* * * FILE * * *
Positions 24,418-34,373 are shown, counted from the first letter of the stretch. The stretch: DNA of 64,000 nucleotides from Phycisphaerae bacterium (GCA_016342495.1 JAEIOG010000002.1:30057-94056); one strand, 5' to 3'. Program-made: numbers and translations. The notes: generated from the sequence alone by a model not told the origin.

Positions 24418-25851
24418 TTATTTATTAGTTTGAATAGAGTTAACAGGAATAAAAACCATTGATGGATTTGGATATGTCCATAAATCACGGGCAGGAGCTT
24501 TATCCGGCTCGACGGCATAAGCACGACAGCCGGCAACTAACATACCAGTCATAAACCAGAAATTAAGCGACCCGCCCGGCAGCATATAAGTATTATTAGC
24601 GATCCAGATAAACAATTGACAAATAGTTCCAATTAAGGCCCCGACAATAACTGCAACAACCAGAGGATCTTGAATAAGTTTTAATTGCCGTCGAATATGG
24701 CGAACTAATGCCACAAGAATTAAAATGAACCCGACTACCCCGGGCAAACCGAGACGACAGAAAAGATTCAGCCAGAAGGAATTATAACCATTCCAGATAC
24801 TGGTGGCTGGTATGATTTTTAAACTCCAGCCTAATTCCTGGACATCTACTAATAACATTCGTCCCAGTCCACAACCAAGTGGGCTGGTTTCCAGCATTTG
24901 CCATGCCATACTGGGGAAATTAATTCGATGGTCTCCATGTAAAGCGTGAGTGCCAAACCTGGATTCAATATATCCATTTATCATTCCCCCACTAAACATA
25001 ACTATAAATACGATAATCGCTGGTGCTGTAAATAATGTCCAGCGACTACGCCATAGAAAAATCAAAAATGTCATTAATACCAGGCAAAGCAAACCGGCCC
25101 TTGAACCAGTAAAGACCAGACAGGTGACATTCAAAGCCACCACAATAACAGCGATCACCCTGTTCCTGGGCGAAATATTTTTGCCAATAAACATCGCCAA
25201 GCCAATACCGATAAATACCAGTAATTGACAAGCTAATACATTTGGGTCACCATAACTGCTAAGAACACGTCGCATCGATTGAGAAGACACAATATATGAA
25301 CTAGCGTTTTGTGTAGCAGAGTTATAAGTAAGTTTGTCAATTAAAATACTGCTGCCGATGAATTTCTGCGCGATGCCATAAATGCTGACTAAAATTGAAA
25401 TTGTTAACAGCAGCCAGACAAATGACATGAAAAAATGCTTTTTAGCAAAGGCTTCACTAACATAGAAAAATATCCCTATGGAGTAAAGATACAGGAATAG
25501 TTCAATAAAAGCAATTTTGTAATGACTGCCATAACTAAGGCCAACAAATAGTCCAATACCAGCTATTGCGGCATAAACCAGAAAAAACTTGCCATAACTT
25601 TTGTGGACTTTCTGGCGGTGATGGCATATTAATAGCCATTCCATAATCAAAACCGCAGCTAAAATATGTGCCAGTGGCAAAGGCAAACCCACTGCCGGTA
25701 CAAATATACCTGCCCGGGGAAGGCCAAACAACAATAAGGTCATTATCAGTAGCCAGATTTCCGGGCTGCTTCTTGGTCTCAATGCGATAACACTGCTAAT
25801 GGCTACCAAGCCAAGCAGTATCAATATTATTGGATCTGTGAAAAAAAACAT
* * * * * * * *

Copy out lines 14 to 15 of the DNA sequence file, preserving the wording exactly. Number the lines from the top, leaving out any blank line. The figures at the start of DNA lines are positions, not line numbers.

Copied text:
25501 TTCAATAAAAGCAATTTTGTAATGACTGCCATAACTAAGGCCAACAAATAGTCCAATACCAGCTATTGCGGCATAAACCAGAAAAAACTTGCCATAACTT
25601 TTGTGGACTTTCTGGCGGTGATGGCATATTAATAGCCATTCCATAATCAAAACCGCAGCTAAAATATGTGCCAGTGGCAAAGGCAAACCCACTGCCGGTA